querying AD users

Discussion in 'ASP .Net Security' started by SpaceMarine, Jul 5, 2008.

  1. SpaceMarine

    SpaceMarine Guest

    hello,

    i havent done any research on this yet and about to, but i wanted to
    see if anyone had any recommended links on programmaticly working w/
    AD users. (namely, looking up all users that begin w/ a certain
    letter, or getting back a list of users matching a first name, etc..)

    im building a UI that allows my admin-users to manage other users, its
    going to be used for securing access to parts of our apps.


    thanks, and ill post what i find.

    sm
    SpaceMarine, Jul 5, 2008
    #1
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  2. SpaceMarine

    SpaceMarine Guest

    SpaceMarine, Jul 6, 2008
    #2
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  3. SpaceMarine

    SpaceMarine Guest

    On Jul 6, 11:44 am, SpaceMarine <> wrote:

    >     .Filter = "(objectClass=user)(lastName >= A)"


    actually asterik wildcards are supported, so its probably more like

    lastName = A*

    ...will have to play around w/ it in the office.

    sm
    SpaceMarine, Jul 6, 2008
    #3
  4. On Jul 6, 6:50 pm, SpaceMarine <> wrote:
    > On Jul 6, 11:44 am, SpaceMarine <> wrote:
    >
    > >     .Filter = "(objectClass=user)(lastName >= A)"

    >
    > actually asterik wildcards are supported, so its probably more like
    >
    >    lastName = A*
    >
    > ...will have to play around w/ it in the office.
    >
    > sm


    Note, that if you run it from the ASP.NET application on a server, in
    most cases you may need to implement impersonation in the application,
    before you access the AD.

    http://support.microsoft.com/kb/306158
    Alexey Smirnov, Jul 7, 2008
    #4
  5. On Jul 6, 6:50 pm, SpaceMarine <> wrote:
    > On Jul 6, 11:44 am, SpaceMarine <> wrote:
    >
    > >     .Filter = "(objectClass=user)(lastName >= A)"

    >
    > actually asterik wildcards are supported, so its probably more like
    >
    >    lastName = A*
    >
    > ...will have to play around w/ it in the office.
    >
    > sm


    ping
    Alexey Smirnov, Jul 7, 2008
    #5
  6. SpaceMarine

    SpaceMarine Guest

    On Jul 7, 1:29 pm, Alexey Smirnov <> wrote:

    > Note, that if you run it from the ASP.NET application on a server, in
    > most cases you may need to implement impersonation in the application,
    > before you access the AD.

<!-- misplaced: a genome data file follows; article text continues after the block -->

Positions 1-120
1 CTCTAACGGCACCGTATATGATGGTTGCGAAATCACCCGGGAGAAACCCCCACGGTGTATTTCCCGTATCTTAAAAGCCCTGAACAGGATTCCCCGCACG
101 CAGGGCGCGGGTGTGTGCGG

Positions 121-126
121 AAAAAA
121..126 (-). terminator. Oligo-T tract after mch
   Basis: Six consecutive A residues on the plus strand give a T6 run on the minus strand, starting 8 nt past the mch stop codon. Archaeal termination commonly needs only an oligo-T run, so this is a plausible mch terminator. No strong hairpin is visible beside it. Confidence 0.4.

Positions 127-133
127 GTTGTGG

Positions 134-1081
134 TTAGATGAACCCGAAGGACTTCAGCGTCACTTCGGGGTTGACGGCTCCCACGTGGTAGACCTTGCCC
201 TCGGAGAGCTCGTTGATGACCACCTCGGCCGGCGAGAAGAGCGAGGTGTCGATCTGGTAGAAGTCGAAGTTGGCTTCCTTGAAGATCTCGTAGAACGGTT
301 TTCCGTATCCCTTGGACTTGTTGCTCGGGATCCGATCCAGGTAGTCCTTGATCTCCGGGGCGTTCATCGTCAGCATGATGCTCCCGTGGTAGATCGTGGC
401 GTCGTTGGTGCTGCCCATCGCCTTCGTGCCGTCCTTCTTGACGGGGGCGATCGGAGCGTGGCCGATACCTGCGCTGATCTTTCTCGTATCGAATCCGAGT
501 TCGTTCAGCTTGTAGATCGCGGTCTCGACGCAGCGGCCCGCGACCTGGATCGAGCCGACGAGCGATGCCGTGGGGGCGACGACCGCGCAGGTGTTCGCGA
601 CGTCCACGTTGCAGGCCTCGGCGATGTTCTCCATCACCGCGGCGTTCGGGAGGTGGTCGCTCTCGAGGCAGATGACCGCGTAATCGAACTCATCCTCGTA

well, id like to avoid impersonation if possible. if my DirectoryEntry
    class is instantiated w/ an optional username & password in its
    constructor (a service account given to me by our AD admin), then
    would i no longer need to impersonate?


    sm
    SpaceMarine, Jul 8, 2008
    #6
  7. SpaceMarine

    Paul Clement Guest

    On Mon, 7 Jul 2008 20:53:34 -0700 (PDT), SpaceMarine <> wrote:

    ¤ On Jul 7, 1:29 pm, Alexey Smirnov <> wrote:
    ¤
    ¤ > Note, that if you run it from the ASP.NET application on a server, in
    ¤ > most cases you may need to implement impersonation in the application,
    ¤ > before you access the AD.
    ¤
    ¤ well, id like to avoid impersonation if possible. if my DirectoryEntry
    ¤ class is instantiated w/ an optional username & password in its
    ¤ constructor (a service account given to me by our AD admin), then
    ¤ would i no longer need to impersonate?

    As long as your ASP.NET app is running under an account that has sufficient permissions to query AD
    then you should be fine. W/o impersonation, the default account would be ASPNET (2000, XP) or
    NetworkService (2003 or higher). You can also configure your ASP.NET app to run under a custom least
    privilege account.

    With respect to syntax you would want to include the "and" operator in your query as well:

    .Filter = "(&(objectClass=user)(lastName = A*))"

    The following link should help you with LDAP query syntax:

    http://msdn.microsoft.com/en-us/library/aa746475.aspx


    Paul
    ~~~~
    Microsoft MVP (Visual Basic)
    Paul Clement, Jul 8, 2008
    #7
  8. On Jul 8, 5:50 pm, Paul Clement
    <> wrote:
    > On Mon, 7 Jul 2008 20:53:34 -0700 (PDT), SpaceMarine <> wrote:
    >
    > ¤ On Jul 7, 1:29 pm, Alexey Smirnov <> wrote:
    > ¤
    > ¤ > Note, that if you run it from the ASP.NET application on a server, in
    > ¤ > most cases you may need to implement impersonation in the application,
    > ¤ > before you access the AD.
    > ¤
    > ¤ well, id like to avoid impersonation if possible. if my DirectoryEntry
    > ¤ class is instantiated w/ an optional username & password in its
    > ¤ constructor (a service account given to me by our AD admin), then
    > ¤ would i no longer need to impersonate?
    >
    > As long as your ASP.NET app is running under an account that has sufficient permissions to query AD
    > then you should be fine. W/o impersonation, the default account would be ASPNET (2000, XP) or
    > NetworkService (2003 or higher). You can also configure your ASP.NET app to run under a custom least
    > privilege account.
    >
    > With respect to syntax you would want to include the "and" operator in your query as well:
    >
    >  .Filter = "(&(objectClass=user)(lastName = A*))"
    >
    > The following link should help you with LDAP query syntax:
    >
    > http://msdn.microsoft.com/en-us/library/aa746475.aspx
    >


    sm, you can also move the code for AD to a separated class library
    DLL, and refer to it from your main ASP.NET application. You would
    need to register that DLL as a COM component (Administrative Tools -
    Component Services) using an account that has sufficient permissions
    to query AD. In this case you would not need to make an impersonation
    within your application and all request to AD would go through the COM
    Alexey Smirnov, Jul 9, 2008
    #8
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